When, in 1982, the Burmese government legislated the removal of the most important legal protection of a person, citizenship, the government based its decision on whether or not people had arrived as a by-product of British colonial occupation. The targeted group was Rohingya Muslims, a minority in a country that is both primarily Buddhist and had suffered at the hands of the Rohingya’s coreligionists during colonial occupation. Popular myths are circulated that the Rohingya have an “alarmingly high birthrate,” that Rohingya immigrate to Rakhine State for economic gain, and that there exists a Muslim plan to take over Burma; all of which have been discredited as false.


The threats to affirming the existence of Rohingya have been grave. At an October 2013 meeting, a Maung-Daw township administrator was quoted as saying:

“You, Bengali people, entered Myanmar yesterday. Despite that, you people are annoying us a lot by claiming yourselves ‘Rohingya or such and such’ and making us at our wits’ ends. Don’t claim so and be fussy during the forthcoming 2014 Population Census. If you happen to claim ‘Rohingya’, we will punish you according to the law. No matter how much you scream, we will not give you even citizenship let alone thinking of ethnic rights. You may just get third-class citizenship. We are telling you in advance. Don’t create drama by claiming yourselves as ‘Rohingya’ or whatsoever.'”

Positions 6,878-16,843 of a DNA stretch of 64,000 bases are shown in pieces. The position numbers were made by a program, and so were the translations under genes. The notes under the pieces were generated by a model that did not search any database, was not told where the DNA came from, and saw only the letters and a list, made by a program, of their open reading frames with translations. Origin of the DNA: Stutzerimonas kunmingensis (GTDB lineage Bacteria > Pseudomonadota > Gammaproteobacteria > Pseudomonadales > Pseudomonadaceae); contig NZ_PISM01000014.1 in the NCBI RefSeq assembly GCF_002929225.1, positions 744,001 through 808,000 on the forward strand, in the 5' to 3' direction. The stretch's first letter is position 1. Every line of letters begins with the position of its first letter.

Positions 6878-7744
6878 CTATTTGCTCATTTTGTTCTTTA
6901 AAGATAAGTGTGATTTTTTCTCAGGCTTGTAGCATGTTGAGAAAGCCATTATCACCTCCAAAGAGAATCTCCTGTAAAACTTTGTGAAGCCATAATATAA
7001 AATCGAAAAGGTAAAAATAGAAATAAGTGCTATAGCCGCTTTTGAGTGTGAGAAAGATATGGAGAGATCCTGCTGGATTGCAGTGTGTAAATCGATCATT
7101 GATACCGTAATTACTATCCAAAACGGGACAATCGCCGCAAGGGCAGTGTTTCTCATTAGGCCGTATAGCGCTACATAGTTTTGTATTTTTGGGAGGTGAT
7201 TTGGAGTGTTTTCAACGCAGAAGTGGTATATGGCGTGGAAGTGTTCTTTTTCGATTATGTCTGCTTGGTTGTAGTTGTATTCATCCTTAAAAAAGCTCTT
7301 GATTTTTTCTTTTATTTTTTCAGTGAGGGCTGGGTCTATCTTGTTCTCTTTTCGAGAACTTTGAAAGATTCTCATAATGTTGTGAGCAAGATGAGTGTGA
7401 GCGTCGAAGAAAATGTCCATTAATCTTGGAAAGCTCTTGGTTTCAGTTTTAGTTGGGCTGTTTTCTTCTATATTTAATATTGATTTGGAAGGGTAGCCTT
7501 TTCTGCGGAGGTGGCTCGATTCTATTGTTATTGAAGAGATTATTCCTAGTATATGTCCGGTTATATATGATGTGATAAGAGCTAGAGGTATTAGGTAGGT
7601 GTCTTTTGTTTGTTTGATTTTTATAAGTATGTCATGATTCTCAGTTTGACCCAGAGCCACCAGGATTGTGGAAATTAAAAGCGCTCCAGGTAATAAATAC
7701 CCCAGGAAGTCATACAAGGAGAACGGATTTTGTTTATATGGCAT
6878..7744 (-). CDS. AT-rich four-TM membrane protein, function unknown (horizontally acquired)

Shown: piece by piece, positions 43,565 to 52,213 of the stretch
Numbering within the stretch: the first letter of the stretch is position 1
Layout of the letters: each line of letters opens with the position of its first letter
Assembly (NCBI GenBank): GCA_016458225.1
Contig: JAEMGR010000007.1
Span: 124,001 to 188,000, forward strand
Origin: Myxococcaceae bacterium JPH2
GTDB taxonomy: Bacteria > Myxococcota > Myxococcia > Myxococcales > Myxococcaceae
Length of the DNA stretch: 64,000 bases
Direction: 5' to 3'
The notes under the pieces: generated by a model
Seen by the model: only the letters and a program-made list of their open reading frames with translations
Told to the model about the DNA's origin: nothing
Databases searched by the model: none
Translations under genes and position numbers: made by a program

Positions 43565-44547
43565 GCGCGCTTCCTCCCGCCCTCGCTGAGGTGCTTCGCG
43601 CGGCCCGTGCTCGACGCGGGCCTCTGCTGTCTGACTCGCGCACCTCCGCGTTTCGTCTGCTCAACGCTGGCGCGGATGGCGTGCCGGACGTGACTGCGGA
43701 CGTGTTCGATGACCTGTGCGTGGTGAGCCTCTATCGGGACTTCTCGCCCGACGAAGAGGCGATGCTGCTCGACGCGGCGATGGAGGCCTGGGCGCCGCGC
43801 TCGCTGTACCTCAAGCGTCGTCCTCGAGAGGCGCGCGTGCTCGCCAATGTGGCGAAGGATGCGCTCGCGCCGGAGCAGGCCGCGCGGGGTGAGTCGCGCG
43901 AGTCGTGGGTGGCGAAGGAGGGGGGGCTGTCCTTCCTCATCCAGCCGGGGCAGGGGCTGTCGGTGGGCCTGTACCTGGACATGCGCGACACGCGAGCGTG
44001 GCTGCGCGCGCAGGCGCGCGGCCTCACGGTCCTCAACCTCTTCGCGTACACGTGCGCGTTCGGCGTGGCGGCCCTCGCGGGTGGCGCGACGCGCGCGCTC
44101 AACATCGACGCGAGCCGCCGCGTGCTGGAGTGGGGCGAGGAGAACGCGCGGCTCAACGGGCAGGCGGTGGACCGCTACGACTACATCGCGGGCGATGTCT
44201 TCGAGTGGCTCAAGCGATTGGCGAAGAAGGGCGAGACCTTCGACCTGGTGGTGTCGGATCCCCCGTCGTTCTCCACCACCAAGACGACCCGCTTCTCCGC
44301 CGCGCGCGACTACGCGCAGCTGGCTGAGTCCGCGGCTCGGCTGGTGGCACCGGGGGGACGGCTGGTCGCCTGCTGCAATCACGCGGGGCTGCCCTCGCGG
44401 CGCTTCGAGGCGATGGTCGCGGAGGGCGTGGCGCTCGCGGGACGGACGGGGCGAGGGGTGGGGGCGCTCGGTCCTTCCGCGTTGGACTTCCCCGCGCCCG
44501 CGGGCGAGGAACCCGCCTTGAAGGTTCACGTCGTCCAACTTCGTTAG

Despite mountains of evidence showing the Rohingya’s legitimate history in the country, much of it now available online thanks to the efforts of prominent activist Dr. Maung Zarni, many nationalist Buddhists use the term “Bengali” to imply that the Rohingya are illegal immigrants from Bangladesh and have never had an official status in Burma. The term “Bengali” is used to de-legitimize the presence of Rohingya in Burma, and perhaps worse, deny their very existence. Hate-speech in this sense itself forms a recognized stage of genocide – denial. Denial of genocide does not always have to occur after a genocide takes place, but as is seen in present-day Burma, can actually serve as a cover to deny that a current genocide is ongoing – because the group subject to extermination does not have a basis in reality and thus cannot be targeted.


Both “kalar” and “Bengali” are ubiquitous in Burmese parlance, but of the two terms only “Bengali” serves to deny the existence of conflict and its near-universal use by both the Burmese state and private nationalist news agencies stands in the way of any considerations of reconciliation or peaceful coexistence, should these options even be possible. Only when “Bengali” is eliminated from official and popular channels can the historical grievances it implies begin to recede and stability returned to civil society.